It takes either serious swagger or buckets of talent to riff your album’s name off of the Kinks, without being laughed out of the room. Luckily for the Kooks, it’s the latter. The British pop band’s latest album, Konk, was named after the studio in which it was recorded, which just happens to be where the Kinks originally laid down tracks. Thus, we went to Terminal 5 last night with high expectations. And the Kooks, suprisingly, having just come from a private rooftop performance at the EMI Building, exceeded them by providing an altogether electric performance. Lead singer and guitarist, Luke Pritchard, commanded the stage with a humble elegance, as though unaware of the several indie-beauties gawking at his altar. Take a look after the jump.
Seattle has long flirted with producing some of the most influential bands in alternative music history. Just down the road, however, Portland has been catching up. We know because we checked and, um, there’s a website called PortlandBands.com (which we didn’t link to because it’s horrible). Other Oregon natives include M. Ward, Pink Martini, and Chris Walla. Brightest among this group, however, is Portland-based emotronic folk band, Lackthereof, who are set to release their ninth album, Your Anchor, this summer.
Lackthereof incorporates finely-tuned electro beats to boost lethargic vocals into harmonic climaxes. It’s astonishing that lead singer Danny Seim waited nearly seven years to share his music with the world (or, Oregonians, Oregonites?). Seim, who is also the drummer of Menomena, began self-recording and distributing Lackthereof in 1997 but was too self-conscious as a singer-songwriter to let his music travel further than the hands of friends. In 2004, Seim paired with indie label FILMguerrero and released Christian the Christian. Lackthereof’s third studio album, Your Anchor, out on Barsuk records, is most certainly worth a listen or 50. Pink Martini Tickets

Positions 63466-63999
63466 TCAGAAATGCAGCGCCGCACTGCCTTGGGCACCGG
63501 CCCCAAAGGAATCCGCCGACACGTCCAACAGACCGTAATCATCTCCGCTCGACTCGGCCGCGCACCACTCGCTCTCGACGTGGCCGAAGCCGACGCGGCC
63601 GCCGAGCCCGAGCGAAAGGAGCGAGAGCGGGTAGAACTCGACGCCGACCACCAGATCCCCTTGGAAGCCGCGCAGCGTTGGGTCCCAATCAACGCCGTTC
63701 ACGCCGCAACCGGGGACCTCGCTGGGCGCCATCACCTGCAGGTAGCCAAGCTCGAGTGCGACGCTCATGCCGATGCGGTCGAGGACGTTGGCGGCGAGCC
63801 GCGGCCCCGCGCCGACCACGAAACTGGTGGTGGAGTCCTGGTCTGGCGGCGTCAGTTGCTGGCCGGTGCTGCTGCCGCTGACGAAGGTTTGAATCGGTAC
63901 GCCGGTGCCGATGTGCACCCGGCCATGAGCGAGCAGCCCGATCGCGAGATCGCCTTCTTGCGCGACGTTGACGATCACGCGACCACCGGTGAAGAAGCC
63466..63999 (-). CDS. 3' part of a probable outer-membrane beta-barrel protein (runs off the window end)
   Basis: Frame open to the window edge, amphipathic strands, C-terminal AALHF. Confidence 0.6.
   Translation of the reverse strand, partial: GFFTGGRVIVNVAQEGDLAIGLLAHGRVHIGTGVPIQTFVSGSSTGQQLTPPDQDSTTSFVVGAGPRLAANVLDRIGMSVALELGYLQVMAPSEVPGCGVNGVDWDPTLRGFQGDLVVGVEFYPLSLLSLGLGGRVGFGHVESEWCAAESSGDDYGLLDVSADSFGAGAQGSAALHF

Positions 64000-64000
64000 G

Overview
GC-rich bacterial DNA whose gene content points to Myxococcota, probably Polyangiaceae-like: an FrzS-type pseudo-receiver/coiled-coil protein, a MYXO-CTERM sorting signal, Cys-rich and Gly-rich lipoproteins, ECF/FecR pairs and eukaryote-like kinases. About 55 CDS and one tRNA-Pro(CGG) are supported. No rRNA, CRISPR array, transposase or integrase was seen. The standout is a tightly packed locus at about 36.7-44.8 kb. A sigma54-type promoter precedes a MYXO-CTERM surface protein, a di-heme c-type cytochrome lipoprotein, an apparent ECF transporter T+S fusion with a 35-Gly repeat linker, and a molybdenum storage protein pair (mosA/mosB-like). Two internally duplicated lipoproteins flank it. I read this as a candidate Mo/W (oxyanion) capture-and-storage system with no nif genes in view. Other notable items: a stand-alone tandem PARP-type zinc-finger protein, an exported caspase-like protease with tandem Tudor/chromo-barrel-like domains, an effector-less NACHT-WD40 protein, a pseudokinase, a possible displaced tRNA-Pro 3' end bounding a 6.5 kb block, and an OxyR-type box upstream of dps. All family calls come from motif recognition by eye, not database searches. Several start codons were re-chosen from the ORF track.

While Yves Saint Laurent may be gone, his legacy and memory remains. To many people, Saint Laurent was more than a designer. The fashion revolutionary, who died Sunday of a brain tumor, was responsible for creating iconic designs for over 48 years. In his own words, Saint Laurent aimed “to make women beautiful, but to reassure them, to give them confidence, to allow them to come to terms with themselves.” And he did just that. Saint Laurent not only crossed traditional female fashion constraints by creating androgynous designs for women in the modern world, but he also traversed social and racial boundaries within the industry. In a tearful interview with Britain’s Channel 4 News, Naomi Campbell attributed Saint Laurent with propelling black models onto the runway. “My first Vogue cover ever was because of this man,” Campbell said.
“When I said to him ‘Yves, they won’t give me a French Vogue cover, they won’t put a black girl on the cover,’ he was like, ‘I’ll take care of that,’ and he did. He was the king of fashion.” Saint Laurent’s long-time partner Pierre Bergé credited the designer’s work with Coco Chanel for giving women freedom. “Yves Saint Laurent gave them power,” Bergé said. He also admired Saint Laurent’s character. “His strength meant I could rest on him when I was out of breath.” Perhaps this strength came from his attention to detail and his unconventional wisdom. When Saint Laurent retired in 2002, he said, “I tell myself that I created the wardrobe of the contemporary woman, that I participated in the transformation of my times.”
The sweltering heat that comes from “summering” in New York—suck it, Easthampton—may be oppressive, but nobody does SummerStage the way we do. Well, nobody else does SummerStage at all. The free show showcases some of the best emerging local, national, and international artists. The 23rd season of the Central Park SummerStage concert series, which runs June 13 until August 17, seeks to offer music lovers a feral music experience. Yep, feral. This year’s line-up boasts local acts like Battles, Santogold, and Vampire Weekend. It also features out-of-towners, and an assortment of DJ acts like Diplo and A-Trak. Bottom line: Never Mind the Sunburn.